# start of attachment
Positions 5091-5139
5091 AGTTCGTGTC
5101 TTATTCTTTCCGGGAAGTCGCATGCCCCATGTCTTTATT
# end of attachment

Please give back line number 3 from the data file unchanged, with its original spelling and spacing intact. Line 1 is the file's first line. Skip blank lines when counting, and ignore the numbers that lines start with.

5101 TTATTCTTTCCGGGAAGTCGCATGCCCCATGTCTTTATT